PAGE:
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INTER HALL OF FAME 2018 | Bergomi – Facchetti – Zanetti

INTER HALL OF FAME 2018 | Bergomi – Facchetti – Zanetti


He’ll be remembered by everyone as someone who summed up Inter. Upstanding, proper, honest men. The best defender we’ve had at the club. I don’t think anyone can match him. It was no coincidence that he was made captain. You only needed to watch him in training and see how he conducted himself to realise he set the standard. One of the best in the world. He was incredible one against one. He was a brave team-mate and a real hero. What a great captain he was. We’re talking about a really important figure in Inter history. It was all about the team. Every time. Only much later did he think about his reputation and his personal interests. Facchetti was an incredible player from that perspective. I remember his first few games and one in particular against Fiorentina. Fiorentina had a lightning-quick winger and Facchetti struggled against him at full-back, so we began to wonder. But then Herrera said to us, “This guy will make the national team and he’ll win more caps for Italy than anyone else.” He really backed him and he was spot on about Giacinto’s ability. He was an outstanding professional. He was incredibly determined and so focused. On top of that, he had exceptional physical attributes. Out of all his many goals, the one I’ll never forget was his strike in the 1965 European Cup semi-final. We had to come from behind having lost the first leg 3-1 to Liverpool. We were all but out of the competition because the away goals rule didn’t exist back then. In order to knock Liverpool out, we had to win 3-0. There was Peirò’s cheeky finish, Corso scored from a free-kick, then came Facchetti’s divine strike. It was a wonder goal which began with two passes between Suarez and Corso. Giacinto then ran onto Corso’s through ball and finished beautifully. That was the winner. I met him when I too was called up to the Italy squad. We became friends and whenever we played them, I no longer wanted to play on the right. I played right back and he played left back. Meroni and I agreed beforehand. I said, “I don’t want to come up against Facchetti, partly because I can’t get the ball off him and partly because we’re friends.” So I played on the left and Meroni went on the right. I remember his big, bushy eyebrows. All jokes aside, I spent a large part of my teenage years with Beppe. We met at our Inter trial in 1977. We had a whole series of trials and they signed two players, me and him. I remember turning round and seeing him. I thought he was the coach driver or one of the lads from the Under-19s because he already had facial hair. He was a stern figure. I spent a number of years with him both on and off the pitch. He was one of the best in the world. He was incredible one against one. Almost every player was massively important in our team. We needed a top keeper like Walter Zenga but “Zio” Bergomi was one of the best I ever played with. He was an idol and he was always one of the first out there both in training and matches. After Beppe Baresi, he really was a proper captain. You can tell a captain from how they behave during the week and in training. It’s not only about what they do in front of the crowd at San Siro or elsewhere. He was always the first in at training, set an example and helped out the youngsters, new signings and foreign players. He was very important in terms of all that. He was a great man from every perspective. I don’t think it’s easy for anyone to talk about Zanetti. You can talk to me or other coaches and players. People with a place in Inter history. However, none of us compare to Zanetti. The only bit of stick we can give him is that his crossing wasn’t the best! When I think of Zanetti, I think of that run where he beat four, five or six players. Then at one stage, the Inter crowd came up with a great chant for him. I’m not great at singing but it went:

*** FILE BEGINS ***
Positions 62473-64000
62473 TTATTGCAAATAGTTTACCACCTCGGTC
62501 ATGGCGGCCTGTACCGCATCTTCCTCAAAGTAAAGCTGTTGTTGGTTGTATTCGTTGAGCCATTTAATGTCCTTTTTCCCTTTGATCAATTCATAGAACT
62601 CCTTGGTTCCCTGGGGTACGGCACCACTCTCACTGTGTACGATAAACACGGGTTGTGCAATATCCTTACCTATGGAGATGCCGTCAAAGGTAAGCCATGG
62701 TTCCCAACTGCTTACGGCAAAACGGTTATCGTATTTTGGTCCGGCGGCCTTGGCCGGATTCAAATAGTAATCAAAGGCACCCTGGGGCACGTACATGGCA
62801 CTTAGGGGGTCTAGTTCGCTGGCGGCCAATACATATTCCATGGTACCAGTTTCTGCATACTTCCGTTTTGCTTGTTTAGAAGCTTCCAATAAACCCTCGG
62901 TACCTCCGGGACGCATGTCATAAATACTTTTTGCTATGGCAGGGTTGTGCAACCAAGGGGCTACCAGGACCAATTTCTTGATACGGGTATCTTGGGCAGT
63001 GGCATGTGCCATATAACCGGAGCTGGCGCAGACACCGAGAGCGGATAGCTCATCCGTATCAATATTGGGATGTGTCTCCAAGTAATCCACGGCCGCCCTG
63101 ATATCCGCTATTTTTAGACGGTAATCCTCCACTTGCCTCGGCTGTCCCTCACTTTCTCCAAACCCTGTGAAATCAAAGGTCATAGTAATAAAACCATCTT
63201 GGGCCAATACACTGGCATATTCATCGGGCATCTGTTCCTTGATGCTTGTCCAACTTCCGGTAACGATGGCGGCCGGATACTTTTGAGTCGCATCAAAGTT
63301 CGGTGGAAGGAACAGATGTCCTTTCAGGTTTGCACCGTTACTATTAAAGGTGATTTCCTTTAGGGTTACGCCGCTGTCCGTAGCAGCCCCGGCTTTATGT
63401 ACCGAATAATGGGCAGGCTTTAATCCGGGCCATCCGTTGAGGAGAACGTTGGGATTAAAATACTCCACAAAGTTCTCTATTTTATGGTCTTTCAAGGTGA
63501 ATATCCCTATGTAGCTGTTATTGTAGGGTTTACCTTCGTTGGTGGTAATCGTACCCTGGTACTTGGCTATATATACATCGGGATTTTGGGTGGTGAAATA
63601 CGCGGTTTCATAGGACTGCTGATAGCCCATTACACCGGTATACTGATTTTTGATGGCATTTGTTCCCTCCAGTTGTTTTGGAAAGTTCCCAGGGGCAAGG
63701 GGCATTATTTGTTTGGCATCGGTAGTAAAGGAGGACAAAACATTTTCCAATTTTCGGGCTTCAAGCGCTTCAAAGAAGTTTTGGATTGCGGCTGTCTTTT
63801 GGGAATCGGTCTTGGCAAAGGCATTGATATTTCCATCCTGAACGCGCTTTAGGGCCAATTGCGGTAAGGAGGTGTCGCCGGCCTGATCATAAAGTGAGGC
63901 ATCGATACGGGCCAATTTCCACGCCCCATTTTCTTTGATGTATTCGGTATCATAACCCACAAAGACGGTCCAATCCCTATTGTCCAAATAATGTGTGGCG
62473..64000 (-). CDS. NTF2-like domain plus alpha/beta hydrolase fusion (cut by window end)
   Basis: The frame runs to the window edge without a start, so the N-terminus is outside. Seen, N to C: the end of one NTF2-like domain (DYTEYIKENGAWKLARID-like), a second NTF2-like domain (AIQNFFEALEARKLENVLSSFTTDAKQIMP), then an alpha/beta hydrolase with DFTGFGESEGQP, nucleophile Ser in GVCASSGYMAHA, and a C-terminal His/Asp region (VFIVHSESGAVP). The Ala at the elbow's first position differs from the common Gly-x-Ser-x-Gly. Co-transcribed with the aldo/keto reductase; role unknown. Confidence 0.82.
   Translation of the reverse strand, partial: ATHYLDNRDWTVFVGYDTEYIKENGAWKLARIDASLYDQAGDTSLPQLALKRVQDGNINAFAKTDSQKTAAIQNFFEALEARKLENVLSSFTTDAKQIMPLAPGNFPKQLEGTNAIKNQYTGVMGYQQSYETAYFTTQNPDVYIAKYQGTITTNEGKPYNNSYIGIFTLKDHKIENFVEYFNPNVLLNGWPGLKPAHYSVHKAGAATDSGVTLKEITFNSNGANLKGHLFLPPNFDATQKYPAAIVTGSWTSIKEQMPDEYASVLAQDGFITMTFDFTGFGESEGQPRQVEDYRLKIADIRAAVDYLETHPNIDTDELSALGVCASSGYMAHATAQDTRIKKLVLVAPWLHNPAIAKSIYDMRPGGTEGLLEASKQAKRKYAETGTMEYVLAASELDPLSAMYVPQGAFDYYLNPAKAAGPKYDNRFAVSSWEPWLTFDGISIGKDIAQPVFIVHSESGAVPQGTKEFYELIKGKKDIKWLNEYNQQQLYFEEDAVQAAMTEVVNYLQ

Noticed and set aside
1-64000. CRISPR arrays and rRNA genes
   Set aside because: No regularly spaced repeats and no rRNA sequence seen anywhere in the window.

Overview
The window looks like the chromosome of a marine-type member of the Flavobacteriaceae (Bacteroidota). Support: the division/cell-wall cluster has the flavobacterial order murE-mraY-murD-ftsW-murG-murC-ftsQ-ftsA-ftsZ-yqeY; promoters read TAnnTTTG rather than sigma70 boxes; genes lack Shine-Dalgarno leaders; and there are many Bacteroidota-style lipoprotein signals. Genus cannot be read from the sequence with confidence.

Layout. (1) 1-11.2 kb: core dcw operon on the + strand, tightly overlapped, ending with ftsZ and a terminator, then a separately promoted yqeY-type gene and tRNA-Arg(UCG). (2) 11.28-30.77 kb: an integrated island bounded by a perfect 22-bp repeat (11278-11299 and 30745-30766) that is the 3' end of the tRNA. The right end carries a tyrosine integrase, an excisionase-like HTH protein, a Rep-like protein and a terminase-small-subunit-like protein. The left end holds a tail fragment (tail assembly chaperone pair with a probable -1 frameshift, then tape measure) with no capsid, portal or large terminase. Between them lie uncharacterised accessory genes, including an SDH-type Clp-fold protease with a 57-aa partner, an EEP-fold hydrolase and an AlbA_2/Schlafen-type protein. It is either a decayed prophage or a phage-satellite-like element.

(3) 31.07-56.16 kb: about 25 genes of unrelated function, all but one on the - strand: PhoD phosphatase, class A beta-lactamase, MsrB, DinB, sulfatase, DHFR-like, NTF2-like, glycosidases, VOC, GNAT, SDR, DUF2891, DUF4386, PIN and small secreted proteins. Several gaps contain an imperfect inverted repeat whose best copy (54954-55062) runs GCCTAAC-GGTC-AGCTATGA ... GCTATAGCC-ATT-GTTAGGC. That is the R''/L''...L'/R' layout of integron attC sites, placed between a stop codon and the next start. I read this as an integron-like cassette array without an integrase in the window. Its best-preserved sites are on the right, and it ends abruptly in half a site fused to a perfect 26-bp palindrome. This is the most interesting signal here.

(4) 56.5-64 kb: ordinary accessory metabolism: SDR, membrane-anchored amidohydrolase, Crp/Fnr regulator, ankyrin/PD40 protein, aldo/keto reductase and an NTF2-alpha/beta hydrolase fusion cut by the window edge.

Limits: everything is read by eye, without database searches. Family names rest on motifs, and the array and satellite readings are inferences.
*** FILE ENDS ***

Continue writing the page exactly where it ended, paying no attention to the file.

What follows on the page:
Then at one stage, the Inter crowd came up with a great chant for him. I’m not great at singing but it went: “Tra i nerazzurri c’è, un giocatore che dribbla come Pelé. Dai Zanetti olé, eh oh.” When you thought you had them pinned back in their own half, he almost seemed to say, “Don’t worry, push up because I’ll get us over the halfway line.” You always become very nostalgic when someone retires and you hope that it’s not forever. Javier Zanetti played until he was relatively old, so there was also a lot of gratitude for a player that had given so much to the club. Of course it was sad but the overriding feeling towards him was gratitude.

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